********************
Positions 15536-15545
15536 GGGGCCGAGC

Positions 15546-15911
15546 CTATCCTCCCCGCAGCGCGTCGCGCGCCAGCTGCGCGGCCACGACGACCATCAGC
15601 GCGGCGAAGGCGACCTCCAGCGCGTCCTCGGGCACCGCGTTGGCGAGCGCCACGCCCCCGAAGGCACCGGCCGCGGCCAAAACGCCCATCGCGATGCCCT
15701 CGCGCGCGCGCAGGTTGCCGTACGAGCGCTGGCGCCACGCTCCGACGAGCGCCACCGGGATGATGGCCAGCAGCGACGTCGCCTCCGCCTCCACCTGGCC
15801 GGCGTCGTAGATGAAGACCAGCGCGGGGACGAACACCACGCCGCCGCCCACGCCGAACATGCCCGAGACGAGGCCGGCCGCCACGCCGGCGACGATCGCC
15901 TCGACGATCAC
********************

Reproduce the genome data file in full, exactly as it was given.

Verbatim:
Positions 15536-15545
15536 GGGGCCGAGC

Positions 15546-15911
15546 CTATCCTCCCCGCAGCGCGTCGCGCGCCAGCTGCGCGGCCACGACGACCATCAGC
15601 GCGGCGAAGGCGACCTCCAGCGCGTCCTCGGGCACCGCGTTGGCGAGCGCCACGCCCCCGAAGGCACCGGCCGCGGCCAAAACGCCCATCGCGATGCCCT
15701 CGCGCGCGCGCAGGTTGCCGTACGAGCGCTGGCGCCACGCTCCGACGAGCGCCACCGGGATGATGGCCAGCAGCGACGTCGCCTCCGCCTCCACCTGGCC
15801 GGCGTCGTAGATGAAGACCAGCGCGGGGACGAACACCACGCCGCCGCCCACGCCGAACATGCCCGAGACGAGGCCGGCCGCCACGCCGGCGACGATCGCC
15901 TCGACGATCAC